Clifford expressed hope that he would be allowed to address the criticism. "If Mr. O'Halloran's statements were accurate, one would expect Metra not to object to my responding to them," he said in his email.
The golden parachute, which prevents Clifford from filing a lawsuit against the agency, includes a secrecy provision that prohibits either side from disclosing the reasons for the publicly funded settlement. A clause in that provision, however, makes an exception for "entities with oversight, legislative or other authority over Metra." That loophole opens the door for the RTA to air the controversy publicly.
The RTA, which serves as Metra's oversight authority, has launched an inquiry into the deal "to ensure that taxpayer dollars are being expended properly."
O'Halloran, accompanied by Metra's lawyer, Andrew Greene, offered a tightly scripted preview of his planned remarks.
He mentioned the 10-ride ticket decision and the Englewood Flyover contract, which was approved in 2012.
Both the fare hike and the bridge contract were approved by Metra's board. Even though he voted for the fare hike, O'Halloran said the decision was a mistake and that the board would reconsider the move.
"It was misguided policy," O'Halloran said. "It's like New Coke. It was a bad idea. We're going back to Old Coke."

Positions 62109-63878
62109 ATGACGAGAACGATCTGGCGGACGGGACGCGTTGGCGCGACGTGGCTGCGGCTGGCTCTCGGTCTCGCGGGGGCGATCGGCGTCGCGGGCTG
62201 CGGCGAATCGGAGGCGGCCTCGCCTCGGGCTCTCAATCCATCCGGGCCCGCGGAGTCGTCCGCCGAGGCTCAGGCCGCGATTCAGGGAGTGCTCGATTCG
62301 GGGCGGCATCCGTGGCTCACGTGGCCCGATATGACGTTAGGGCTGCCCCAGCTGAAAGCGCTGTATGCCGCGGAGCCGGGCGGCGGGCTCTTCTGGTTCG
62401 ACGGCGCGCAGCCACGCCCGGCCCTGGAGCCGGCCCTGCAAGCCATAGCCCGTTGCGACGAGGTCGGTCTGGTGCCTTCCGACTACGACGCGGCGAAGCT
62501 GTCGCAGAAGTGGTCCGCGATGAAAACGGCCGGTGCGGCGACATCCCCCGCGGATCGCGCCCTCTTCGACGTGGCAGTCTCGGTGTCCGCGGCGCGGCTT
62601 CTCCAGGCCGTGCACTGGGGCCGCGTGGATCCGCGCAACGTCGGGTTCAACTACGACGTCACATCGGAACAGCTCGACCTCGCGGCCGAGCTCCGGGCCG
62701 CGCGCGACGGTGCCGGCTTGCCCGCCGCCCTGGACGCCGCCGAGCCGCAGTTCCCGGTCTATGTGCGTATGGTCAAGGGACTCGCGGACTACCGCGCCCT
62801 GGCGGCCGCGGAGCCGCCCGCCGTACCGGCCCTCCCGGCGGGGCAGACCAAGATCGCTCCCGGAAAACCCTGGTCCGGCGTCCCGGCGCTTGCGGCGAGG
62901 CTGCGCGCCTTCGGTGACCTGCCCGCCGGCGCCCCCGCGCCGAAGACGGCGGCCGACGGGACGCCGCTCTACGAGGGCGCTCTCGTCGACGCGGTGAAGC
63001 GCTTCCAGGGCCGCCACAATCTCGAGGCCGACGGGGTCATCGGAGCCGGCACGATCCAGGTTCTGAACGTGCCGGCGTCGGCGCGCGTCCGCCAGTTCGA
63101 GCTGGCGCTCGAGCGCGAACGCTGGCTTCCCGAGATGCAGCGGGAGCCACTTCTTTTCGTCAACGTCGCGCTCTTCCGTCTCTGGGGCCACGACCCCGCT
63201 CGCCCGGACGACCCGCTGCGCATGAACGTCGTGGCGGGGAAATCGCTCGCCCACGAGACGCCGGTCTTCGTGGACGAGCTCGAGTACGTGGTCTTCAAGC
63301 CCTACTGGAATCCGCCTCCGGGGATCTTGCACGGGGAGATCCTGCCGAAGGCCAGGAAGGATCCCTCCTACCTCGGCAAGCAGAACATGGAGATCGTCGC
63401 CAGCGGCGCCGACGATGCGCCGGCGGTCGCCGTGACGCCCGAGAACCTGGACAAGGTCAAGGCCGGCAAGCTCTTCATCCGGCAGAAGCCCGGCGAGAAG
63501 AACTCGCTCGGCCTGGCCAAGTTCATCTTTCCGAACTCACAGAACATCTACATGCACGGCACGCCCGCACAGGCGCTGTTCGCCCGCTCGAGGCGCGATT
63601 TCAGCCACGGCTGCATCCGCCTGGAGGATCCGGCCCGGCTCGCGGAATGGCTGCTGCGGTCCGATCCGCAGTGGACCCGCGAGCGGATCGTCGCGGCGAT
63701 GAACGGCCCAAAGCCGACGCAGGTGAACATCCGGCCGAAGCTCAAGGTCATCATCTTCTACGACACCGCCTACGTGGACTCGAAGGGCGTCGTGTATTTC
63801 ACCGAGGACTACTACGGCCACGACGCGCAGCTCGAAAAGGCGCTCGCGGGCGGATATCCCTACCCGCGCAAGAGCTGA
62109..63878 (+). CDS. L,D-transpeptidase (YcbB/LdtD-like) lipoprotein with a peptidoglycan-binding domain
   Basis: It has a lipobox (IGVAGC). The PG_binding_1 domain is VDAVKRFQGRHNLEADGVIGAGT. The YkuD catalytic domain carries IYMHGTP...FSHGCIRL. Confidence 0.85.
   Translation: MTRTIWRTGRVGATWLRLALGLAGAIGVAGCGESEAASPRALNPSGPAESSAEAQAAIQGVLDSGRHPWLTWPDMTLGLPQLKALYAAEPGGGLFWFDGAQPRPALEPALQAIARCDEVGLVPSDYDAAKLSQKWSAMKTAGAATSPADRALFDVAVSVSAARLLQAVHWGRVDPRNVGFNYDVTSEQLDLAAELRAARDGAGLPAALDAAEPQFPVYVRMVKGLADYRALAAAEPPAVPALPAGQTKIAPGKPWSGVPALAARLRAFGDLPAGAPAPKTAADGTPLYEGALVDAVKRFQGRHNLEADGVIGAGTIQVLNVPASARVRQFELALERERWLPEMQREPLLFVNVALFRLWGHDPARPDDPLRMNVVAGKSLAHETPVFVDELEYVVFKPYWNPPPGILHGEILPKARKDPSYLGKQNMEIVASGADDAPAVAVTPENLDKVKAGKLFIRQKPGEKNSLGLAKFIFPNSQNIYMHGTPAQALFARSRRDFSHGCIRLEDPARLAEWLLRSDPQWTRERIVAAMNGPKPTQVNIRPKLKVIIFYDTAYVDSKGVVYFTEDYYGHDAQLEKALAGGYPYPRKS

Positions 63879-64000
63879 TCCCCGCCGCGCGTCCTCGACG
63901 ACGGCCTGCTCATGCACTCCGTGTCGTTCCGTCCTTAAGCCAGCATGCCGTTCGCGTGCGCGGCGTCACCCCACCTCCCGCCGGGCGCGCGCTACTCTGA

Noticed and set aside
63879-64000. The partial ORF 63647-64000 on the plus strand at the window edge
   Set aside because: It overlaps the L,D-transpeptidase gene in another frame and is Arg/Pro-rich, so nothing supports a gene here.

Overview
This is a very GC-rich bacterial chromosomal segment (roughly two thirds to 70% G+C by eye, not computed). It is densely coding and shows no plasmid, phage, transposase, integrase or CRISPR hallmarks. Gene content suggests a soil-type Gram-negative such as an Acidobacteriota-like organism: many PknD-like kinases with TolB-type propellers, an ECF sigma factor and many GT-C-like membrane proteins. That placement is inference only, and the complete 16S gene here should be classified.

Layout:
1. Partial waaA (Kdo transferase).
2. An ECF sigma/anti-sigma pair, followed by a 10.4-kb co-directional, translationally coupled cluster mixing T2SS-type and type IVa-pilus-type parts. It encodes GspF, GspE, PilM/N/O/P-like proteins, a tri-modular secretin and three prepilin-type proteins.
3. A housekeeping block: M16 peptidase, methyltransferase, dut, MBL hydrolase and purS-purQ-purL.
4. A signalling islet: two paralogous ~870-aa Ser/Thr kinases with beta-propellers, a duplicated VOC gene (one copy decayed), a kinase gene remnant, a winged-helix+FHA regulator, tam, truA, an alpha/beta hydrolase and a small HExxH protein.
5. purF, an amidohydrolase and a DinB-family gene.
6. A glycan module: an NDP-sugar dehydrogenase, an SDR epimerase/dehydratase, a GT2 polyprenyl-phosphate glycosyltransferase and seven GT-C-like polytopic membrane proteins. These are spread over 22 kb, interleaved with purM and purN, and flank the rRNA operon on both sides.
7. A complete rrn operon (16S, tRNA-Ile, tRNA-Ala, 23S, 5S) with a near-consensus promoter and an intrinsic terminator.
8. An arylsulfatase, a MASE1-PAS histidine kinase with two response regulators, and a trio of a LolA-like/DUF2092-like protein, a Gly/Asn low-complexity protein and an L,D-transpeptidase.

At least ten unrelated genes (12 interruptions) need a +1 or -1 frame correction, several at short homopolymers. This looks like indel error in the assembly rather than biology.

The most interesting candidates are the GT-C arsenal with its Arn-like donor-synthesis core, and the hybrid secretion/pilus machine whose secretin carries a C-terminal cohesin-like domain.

Metra's board approved the railroad bridge contract despite a threat from U.S. Rep. Bobby Rush, D-Chicago, to block the project because he said it didn't provide enough jobs for the economically depressed Englewood neighborhood. Clifford and Metra administrators insisted state and federal rules were followed to the letter in awarding the contract.
O'Halloran refused to answer many questions regarding the separation agreement, but promised to be more forthcoming before the RTA. He denied that the severance deal was intended to buy Clifford's silence over the unspecified "allegations" raised by Clifford.
"The most reckless charge that's been made is that we paid Clifford hush money," O'Halloran said.
Metra's board voted 9-1 in June to approve the separation agreement and accept Clifford's resignation. Metra and Clifford agreed to a deal giving him a $442,237 buyout, covering salary for the rest of his contract, a severance payment, including two 3 percent raises, health insurance and relocation and attorney fees.
Metra also may have to pay Clifford up to $300,000 if he doesn't find another job within 12 months, the agreement says.
O'Halloran reiterated his previous contention that the severance agreement with Clifford was necessary to avoid a protracted and costly legal battle.
It was not possible, he said, simply to allow Clifford's contract to expire and let him walk away from the agency next February.
The agency hired Clifford in 2011 to clean up after the vacation pay scandal involving former Executive Director Phil Pagano.
The RTA said Tuesday that it did not invite Clifford to attend Wednesday's meeting, but Clifford said he had been invited to testify Thursday at the meeting of the House Mass Transit committee.
Clifford said he had not decided if he would appear.